Technology has made a significant contribution to healthcare and medicine. Nowadays, patient portals and online healthcare sharing are common, and they make it easier for medical professionals to monitor their patients.
Sharing patient information enables medical professionals to improve the quality of care, reduce the risk of malpractice and medication error, decrease readmissions, and avoid duplicate testing. The entire team is on the same page because they have access to the same information.
Although easy access and sharing of patient information is beneficial in many ways, it does create a new problem: data security. The healthcare industry is vulnerable to cyberattacks from malicious actors who seek patient information. Hackers can use this information for identity theft or hold it for ransom.
A central duty of any healthcare professional is to protect a patient’s right to privacy, and a secure healthcare platform is vital for that protection. Let’s dive into what makes a healthcare IT platform secure and why your choice of platform can make or break your data security.
Rise of cyberattacks in healthcare
Cyberattacks are on the rise around the globe, and healthcare is among one of the most frequently attacked industries. Besides healthcare, cyberattacks also target small businesses, government agencies, financial institutions, schools, and utility companies.
There are a few reasons why healthcare organizations are such a prime target for cyberattacks. These include:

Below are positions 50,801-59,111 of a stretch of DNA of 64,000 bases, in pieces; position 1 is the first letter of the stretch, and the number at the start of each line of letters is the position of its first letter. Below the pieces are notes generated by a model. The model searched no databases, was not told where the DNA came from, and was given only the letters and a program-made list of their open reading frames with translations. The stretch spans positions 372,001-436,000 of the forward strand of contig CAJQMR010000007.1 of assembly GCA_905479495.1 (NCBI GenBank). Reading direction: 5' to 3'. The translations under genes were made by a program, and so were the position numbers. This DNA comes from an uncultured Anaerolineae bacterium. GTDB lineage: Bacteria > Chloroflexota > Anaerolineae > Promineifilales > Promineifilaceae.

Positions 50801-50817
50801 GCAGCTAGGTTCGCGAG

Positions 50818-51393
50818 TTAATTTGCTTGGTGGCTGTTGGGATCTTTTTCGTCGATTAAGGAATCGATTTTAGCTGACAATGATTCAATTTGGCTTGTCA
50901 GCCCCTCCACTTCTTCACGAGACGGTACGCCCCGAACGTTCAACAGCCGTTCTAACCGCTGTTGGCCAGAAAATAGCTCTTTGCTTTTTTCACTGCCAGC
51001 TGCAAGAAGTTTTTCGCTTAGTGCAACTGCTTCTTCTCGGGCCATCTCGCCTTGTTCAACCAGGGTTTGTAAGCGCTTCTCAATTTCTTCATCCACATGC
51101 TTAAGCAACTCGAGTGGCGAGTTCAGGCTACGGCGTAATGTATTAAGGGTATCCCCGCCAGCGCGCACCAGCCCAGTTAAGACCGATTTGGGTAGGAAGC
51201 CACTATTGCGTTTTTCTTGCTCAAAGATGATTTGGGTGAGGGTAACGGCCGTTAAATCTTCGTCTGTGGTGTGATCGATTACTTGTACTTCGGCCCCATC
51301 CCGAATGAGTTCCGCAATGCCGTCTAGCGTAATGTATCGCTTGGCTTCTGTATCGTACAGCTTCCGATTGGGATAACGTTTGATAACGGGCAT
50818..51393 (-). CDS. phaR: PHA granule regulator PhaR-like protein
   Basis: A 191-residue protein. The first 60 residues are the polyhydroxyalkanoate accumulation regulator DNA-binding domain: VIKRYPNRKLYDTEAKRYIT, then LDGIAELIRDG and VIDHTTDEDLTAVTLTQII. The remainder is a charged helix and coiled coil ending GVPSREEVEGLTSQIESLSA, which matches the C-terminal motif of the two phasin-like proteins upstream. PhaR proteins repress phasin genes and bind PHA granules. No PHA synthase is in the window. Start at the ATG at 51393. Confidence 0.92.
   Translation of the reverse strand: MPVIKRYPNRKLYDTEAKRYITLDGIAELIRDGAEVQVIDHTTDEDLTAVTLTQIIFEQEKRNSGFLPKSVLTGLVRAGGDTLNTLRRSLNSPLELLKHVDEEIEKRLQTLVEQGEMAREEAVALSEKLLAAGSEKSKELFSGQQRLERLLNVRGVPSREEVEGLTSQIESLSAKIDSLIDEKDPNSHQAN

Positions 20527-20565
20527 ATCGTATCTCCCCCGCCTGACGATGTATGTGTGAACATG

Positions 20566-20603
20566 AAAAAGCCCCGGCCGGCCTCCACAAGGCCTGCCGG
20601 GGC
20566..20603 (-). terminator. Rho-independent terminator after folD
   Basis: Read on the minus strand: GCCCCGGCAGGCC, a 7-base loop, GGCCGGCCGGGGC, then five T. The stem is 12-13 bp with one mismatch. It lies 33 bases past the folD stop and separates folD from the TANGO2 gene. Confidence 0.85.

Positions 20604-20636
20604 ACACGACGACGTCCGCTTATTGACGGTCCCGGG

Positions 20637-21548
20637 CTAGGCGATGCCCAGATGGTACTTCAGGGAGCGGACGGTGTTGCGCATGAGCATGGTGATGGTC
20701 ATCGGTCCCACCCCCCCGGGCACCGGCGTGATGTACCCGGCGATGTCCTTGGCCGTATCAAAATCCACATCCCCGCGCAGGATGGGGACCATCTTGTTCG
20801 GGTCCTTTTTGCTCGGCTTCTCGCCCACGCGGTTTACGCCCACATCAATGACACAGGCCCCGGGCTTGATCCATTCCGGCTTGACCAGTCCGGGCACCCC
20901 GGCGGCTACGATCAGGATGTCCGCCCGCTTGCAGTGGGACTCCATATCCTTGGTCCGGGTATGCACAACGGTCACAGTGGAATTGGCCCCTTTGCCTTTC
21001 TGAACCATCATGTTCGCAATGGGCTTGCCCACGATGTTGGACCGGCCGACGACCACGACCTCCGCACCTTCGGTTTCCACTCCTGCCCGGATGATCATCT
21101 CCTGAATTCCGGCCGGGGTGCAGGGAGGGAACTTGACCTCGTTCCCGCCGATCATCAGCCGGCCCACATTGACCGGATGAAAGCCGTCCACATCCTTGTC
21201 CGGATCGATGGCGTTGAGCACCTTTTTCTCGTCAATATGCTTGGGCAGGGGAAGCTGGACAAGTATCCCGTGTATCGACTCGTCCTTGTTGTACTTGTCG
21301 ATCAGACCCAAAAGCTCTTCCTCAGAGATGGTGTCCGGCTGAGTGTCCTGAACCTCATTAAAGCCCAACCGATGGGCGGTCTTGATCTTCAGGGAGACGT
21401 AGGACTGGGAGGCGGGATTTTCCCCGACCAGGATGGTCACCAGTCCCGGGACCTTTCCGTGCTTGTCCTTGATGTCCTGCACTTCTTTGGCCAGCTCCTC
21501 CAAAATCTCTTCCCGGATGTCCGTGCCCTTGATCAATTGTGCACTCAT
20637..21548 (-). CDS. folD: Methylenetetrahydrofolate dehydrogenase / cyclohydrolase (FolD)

- Private patient information is worth a lot to hackers
- Medical devices are a simple entry point for hackers
- Medical staff usually need to access patient information remotely, thereby opening up more opportunities for a cyberattack
- Healthcare organizations often keep outdated software that is vulnerable to modern hacking techniques
- Healthcare staff aren’t aware of all online risks
According to Critical Insights, cyberattacks and breaches were at an all-time high in 2021; Forty-five million people were affected by healthcare data breaches. For the sake of comparison, the number of individuals affected in 2020 was 34 million. In 2018, about 14 million people were affected by breaches in the healthcare industry.
Hackers are getting more sophisticated. Not only that, but more patient data moves online every day. New healthcare platforms and tools continue to emerge. Without a hyper-focus on protecting patient data, each new tool is a potential weak point in an organization’s security.
It’s not just patients who are affected by these breaches; there are plenty of repercussions for healthcare institutions as well. Cyberattacks can cause you to lose revenue, trust, and your reputation. In the worst cases, they can even stall patient care.
The consequences are even more dire in the healthcare space. Each cyberattack and breach of privacy costs the healthcare industry $355 on average. For comparison’s sake, each breach in other industries costs around $158.
How do healthcare data breaches happen?